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Musician Anita Aysola will perform during the Alliance Theatre's Club Hertz Live concert series.

Anita Aysola considers it a gift to return with Alliance Theatre Club Hertz gig

Anita Aysola wears just about every hat in the great haberdashery of life. She’s a singer, songwriter and classically trained pianist who can belt the blues, jam the jazz and rock a raga like nobody’s business. With degrees from the University of Michigan and Harvard in math and education, respectively, she also teaches math and music at the Paideia School and has been laying down roots in the local arts and political organizing scenes since she and her family moved to Atlanta in 2013.

This Sunday, Aysola will take the stage as part of the extended, star-studded lineup for Alliance Theatre’s month-long Club Hertz Live concert series, underway now through December 24. The idea of the series is to present rising and more established Atlanta performers and musicians in a relaxed lounge atmosphere. This includes a different act every night, with weekend matinee shows, ranging from comedy to cabaret, country to funk, and just about everything in between.

After not performing since the pandemic hit, Aysola says of Sunday’s concert, “Hopefully, it’ll feel like a reunion of some sort that will feel good during the holiday season.” (Photo by Tiffany Walling McGarity)

We recently spoke with Aysola, ahead of Sunday’s show, about getting back in front of a live audience for the first time since February 2020 and much more.

ArtsATL: When did you first pinpoint that music was something you wanted to pursue professionally?

Anita Aysola: Music has been such a powerful and important part of my life for as long as I can remember. From a very young age, I felt deeply connected to it. My parents told me I started singing before I started speaking. In high school, music was a catharsis and release, and I could just sit at the piano and get lost.

ArtsATL: Who are some of your biggest musical influences?

Aysola: I discovered Tori Amos in high school and was definitely inspired by her. I was (also) listening to Fiona Apple and kind of grew up with ‘90s grunge. I grew up studying classical and fell in love with Rachmaninoff and Chopin and Indian classical music.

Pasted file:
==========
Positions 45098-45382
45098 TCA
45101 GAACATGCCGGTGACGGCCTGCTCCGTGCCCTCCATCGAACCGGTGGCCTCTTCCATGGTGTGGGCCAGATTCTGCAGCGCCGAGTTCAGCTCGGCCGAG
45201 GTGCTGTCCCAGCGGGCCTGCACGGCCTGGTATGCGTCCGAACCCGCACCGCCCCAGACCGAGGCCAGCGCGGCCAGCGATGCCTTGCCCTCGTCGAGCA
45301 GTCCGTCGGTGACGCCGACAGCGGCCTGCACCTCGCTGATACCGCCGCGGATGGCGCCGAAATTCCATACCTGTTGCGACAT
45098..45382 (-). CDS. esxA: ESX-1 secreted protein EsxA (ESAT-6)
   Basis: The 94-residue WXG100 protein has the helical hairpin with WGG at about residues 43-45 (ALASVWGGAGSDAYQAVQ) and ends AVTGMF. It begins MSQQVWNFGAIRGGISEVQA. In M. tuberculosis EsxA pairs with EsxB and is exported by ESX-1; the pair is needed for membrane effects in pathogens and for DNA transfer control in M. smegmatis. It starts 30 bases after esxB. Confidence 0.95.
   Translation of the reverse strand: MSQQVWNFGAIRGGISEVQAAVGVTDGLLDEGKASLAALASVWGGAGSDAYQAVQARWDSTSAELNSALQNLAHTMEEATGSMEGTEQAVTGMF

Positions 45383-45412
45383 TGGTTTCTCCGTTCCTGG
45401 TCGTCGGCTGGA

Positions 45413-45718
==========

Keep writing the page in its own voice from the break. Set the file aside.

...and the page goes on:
Moving forward, I continued to discover more influences, like Norah Jones. I’m often compared to her — it’s interesting because when she first emerged, I didn’t even realize that she was half Indian and was Ravi Shankar’s daughter. There was something that sounded so familiar, and people automatically started comparing her to me, and, to me, that was the biggest compliment. I loved that she was different from anything I had heard before — it was affirming and validating.

ArtsATL: Tell me about your songwriting process. Do you start with a melody? An idea? An inspiration?

Aysola: All of the above. I’d say that when I first started writing songs, I always started at the piano. It was a chord progression or a melodic idea or a melodic hook. Over time, I would start to put lyrics to it until it would click. Then, over time, I began to change it up. At times, I would start with a lyrical idea or a melody that had a lyric, and I would go to the piano afterward and put the singing together. Sometimes just a title, like this one song that ended up being more comedic. I was having a conversation with one of my friends and found out from her that my ex-boyfriend got married. So, I just blurted, “Dodged a Bullet,” and we were cracking up.

I still want to keep growing as a writer. In recent years, in some of my work, I was inspired by what was going on in the world; I felt like that was tugging at me.